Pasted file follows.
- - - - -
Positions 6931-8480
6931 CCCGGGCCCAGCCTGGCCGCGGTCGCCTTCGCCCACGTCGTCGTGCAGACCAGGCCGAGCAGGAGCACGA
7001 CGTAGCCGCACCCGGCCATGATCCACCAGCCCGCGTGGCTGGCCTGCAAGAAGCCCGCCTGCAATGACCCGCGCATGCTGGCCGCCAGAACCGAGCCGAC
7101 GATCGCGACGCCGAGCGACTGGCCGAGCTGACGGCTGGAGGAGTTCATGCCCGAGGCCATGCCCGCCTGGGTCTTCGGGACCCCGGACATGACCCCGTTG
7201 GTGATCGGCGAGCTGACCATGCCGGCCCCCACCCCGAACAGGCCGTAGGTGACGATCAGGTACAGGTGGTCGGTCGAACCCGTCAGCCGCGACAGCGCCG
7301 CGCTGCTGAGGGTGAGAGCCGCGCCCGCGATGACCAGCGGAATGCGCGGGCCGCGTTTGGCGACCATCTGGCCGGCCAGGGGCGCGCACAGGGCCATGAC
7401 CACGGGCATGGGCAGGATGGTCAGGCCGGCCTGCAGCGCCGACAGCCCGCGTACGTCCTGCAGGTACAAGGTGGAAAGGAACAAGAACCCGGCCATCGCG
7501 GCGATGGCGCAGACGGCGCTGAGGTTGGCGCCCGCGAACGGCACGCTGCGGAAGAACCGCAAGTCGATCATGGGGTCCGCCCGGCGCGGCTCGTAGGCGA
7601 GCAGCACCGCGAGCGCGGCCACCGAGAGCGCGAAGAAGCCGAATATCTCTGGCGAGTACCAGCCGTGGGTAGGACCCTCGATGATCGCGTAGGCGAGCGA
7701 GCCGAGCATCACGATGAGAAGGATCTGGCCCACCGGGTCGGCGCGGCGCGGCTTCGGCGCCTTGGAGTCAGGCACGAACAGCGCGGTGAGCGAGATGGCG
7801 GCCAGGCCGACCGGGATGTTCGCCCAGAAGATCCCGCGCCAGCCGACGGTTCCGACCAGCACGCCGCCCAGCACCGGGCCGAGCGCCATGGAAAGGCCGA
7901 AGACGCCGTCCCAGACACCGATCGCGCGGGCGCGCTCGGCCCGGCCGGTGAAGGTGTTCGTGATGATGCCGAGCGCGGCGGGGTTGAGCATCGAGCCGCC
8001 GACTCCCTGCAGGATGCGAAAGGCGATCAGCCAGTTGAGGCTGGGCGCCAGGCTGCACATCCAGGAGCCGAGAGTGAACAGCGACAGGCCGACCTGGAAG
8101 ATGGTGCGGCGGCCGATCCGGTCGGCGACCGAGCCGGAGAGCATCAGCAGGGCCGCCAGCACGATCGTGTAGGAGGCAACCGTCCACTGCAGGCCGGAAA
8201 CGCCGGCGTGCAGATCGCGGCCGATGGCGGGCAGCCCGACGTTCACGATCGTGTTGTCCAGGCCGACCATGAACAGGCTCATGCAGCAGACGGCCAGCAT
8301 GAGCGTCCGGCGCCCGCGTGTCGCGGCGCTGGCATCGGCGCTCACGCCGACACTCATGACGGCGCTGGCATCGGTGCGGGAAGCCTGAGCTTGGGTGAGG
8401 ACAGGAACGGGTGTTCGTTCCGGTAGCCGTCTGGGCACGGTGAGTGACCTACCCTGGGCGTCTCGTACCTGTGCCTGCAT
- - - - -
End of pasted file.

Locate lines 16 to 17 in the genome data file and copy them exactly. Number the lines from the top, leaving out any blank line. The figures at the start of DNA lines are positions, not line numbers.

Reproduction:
8301 GAGCGTCCGGCGCCCGCGTGTCGCGGCGCTGGCATCGGCGCTCACGCCGACACTCATGACGGCGCTGGCATCGGTGCGGGAAGCCTGAGCTTGGGTGAGG
8401 ACAGGAACGGGTGTTCGTTCCGGTAGCCGTCTGGGCACGGTGAGTGACCTACCCTGGGCGTCTCGTACCTGTGCCTGCAT